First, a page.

While the cause of migraine headaches is still not completely understood, what is not in dispute in the crippling effects of the condition. One of the more popular theories suggests that it is a vascular type headache. Constriction of the blood vessels within the brain is thought to produce neurological symptoms like the visual aura that is associated with some migraines. Dilation of the same blood vessels then follows leading to stimulation of pain nerve endings in the arterial wall and surrounding tissue producing the headache.
Recent research has shown that chiropractic treatment is effective in the management and cure of both common and classical migraine.
Migraine and muscular tension headaches can work in a cyclic pattern, one feeding the other. The intense pain of a migraine can trigger pain through prolonged muscular contraction. Thus a migrainous attack provides the stimulus for a muscular cervicogenic headache. The increased tension within the muscles of the neck then affects the biomechanics (movement) of the neck thus building the blocks of another migraine headache. And so the cycle begins.
Diagnosis of a migraine is based on a variety of symptoms these include repeated attacks with more than 5 attacks lasting 2 hours to several days, the pain is rated moderate to severely painful, often only one side of the head hurts, sufferers commonly experience loss of appetite, nausea, and vomiting while a visual phenomenon is often experienced immediately before the onset of the migraine.
Many people suffer from migraines. There are 28 million migraine sufferers aged 12 years and above in the United States with 21 million women and 7 million men. One in 4 households has at least 1 migraine sufferer with most people with aged between 25-55 years of age
There are more than 1 types of migraine headaches. These include
Many migraine sufferers report experiencing a variety of symptoms before or during an attack. These are numerous in number and varied in nature. Such symptoms include nausea and vomiting, diarrhea, light sensitivity, dizziness, sensitivity to sound and difficulty thinking/concentrating.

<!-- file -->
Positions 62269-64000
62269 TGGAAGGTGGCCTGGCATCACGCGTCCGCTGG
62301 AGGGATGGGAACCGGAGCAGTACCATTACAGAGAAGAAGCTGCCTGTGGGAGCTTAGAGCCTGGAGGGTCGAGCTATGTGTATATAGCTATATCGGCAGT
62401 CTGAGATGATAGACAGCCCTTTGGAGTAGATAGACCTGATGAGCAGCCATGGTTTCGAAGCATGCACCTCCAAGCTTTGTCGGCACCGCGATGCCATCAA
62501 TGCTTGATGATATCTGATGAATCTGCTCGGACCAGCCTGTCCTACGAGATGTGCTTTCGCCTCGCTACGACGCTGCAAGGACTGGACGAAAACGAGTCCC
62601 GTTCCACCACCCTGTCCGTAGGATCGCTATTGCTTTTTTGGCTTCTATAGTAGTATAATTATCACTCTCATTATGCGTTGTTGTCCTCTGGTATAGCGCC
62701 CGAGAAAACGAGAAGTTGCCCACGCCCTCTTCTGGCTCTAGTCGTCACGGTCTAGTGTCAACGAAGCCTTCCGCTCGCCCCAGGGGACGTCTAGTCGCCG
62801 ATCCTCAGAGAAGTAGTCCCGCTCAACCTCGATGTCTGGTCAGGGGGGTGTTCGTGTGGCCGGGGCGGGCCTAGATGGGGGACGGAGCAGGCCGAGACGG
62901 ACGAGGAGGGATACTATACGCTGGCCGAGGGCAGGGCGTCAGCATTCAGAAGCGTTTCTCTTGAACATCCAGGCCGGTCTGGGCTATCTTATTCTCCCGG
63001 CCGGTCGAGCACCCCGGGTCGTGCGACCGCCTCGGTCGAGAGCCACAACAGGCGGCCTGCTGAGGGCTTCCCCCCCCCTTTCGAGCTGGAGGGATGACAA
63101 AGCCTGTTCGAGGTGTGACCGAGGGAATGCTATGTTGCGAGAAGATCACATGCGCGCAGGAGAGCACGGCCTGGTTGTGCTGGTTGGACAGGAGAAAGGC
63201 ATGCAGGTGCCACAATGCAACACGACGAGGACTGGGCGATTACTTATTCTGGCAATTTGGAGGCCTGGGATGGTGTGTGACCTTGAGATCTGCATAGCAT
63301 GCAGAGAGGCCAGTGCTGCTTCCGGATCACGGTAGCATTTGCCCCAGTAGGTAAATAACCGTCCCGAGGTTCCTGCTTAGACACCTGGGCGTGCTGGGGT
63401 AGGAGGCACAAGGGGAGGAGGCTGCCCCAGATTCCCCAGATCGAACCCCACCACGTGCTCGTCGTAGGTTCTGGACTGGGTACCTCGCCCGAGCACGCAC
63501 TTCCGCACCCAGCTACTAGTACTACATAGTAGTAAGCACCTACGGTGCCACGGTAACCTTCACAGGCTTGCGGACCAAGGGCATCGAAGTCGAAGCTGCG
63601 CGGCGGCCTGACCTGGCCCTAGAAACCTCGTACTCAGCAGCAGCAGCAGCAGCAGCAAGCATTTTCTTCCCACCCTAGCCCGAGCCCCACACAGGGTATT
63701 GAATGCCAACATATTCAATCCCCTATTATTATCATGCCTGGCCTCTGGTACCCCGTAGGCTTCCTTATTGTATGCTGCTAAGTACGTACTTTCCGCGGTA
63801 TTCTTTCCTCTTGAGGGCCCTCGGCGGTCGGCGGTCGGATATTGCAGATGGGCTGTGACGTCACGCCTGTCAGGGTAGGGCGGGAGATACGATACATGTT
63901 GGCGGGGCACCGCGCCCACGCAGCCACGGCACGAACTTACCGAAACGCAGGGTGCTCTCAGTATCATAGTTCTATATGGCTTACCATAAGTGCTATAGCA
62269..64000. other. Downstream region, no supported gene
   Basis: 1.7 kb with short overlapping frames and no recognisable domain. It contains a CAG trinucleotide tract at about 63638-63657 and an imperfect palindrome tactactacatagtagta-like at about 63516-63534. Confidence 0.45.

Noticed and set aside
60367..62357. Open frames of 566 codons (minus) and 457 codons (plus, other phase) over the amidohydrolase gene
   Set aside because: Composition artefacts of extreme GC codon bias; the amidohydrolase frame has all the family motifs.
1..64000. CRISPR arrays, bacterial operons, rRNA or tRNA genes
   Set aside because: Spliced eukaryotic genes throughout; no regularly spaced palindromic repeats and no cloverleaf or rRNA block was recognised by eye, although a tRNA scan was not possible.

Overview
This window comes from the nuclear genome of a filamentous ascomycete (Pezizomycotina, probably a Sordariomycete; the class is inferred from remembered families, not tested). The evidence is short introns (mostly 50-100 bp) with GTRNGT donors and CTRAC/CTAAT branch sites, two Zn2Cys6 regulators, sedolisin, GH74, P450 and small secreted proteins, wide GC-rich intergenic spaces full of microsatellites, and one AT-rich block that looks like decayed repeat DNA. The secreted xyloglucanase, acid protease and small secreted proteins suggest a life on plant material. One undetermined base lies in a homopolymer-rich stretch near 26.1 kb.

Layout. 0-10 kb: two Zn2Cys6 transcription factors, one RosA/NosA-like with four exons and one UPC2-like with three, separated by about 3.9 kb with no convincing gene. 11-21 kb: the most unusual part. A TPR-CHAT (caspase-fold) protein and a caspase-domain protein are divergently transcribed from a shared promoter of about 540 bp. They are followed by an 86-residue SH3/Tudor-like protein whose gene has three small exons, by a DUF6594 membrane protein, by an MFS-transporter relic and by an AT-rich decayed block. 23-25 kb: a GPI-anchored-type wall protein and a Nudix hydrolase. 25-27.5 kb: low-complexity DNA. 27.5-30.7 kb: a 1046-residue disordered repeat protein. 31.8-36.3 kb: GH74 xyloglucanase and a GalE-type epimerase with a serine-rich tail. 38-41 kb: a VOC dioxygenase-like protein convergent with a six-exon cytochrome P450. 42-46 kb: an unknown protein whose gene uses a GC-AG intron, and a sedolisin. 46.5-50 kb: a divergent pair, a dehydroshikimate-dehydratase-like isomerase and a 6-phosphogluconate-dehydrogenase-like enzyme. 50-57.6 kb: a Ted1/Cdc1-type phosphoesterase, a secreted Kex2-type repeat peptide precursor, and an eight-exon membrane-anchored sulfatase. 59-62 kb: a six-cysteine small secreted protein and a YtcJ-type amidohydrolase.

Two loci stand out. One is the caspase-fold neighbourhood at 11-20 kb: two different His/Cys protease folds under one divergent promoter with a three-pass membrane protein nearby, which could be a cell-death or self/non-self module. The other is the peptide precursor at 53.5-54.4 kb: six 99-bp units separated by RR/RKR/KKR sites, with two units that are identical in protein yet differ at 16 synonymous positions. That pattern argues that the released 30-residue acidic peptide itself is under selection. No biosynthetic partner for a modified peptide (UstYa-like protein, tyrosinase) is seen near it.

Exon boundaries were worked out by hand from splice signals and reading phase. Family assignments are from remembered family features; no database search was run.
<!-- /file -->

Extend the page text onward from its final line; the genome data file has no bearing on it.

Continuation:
Triggers for migraines can be wide and varied. However there are some common triggers that have been identified. Changes in sleeping habits, stress, weathered wine, caffeine, cheese and chocolate, glaring or flickering lights and hormonal changes have all been identified by various studies as significant risk factors for those people susceptible to migraines.
Treatment for migraines includes a combination of lifestyle changes as well as therapeutic intervention. Ensuring a good night’s sleep as well as engaging in regular exercise and avoiding triggers such as caffeine, red wine and chocolates can all help. Various therapies have also been proven to be beneficial with massage, diet modification and chiropractic an example.
Recent research has shown that chiropractic treatment is effective in the management and cure of both common and classical migraine. Cervical spine manipulation was associated with significant improvement in headache outcomes in trials involving patients with neck pain and/or neck dysfunction and headache.
An Australian study published in the February, 2000 issue of the Journal of manipulative and Physiological Therapeutics found that migraine headache patients experienced significant relief under chiropractic care.
In general, the participants in the study reported a significant decrease in the frequency, duration, disability and amount of medicine they used compared with people in the control group who did not receive chiropractic care.
50% of the participants receiving chiropractic care reported significant improvement in the sickness level of their migraines. 22% of the participants reported more than a 90% reduction of their migraines as a result of the adjustments.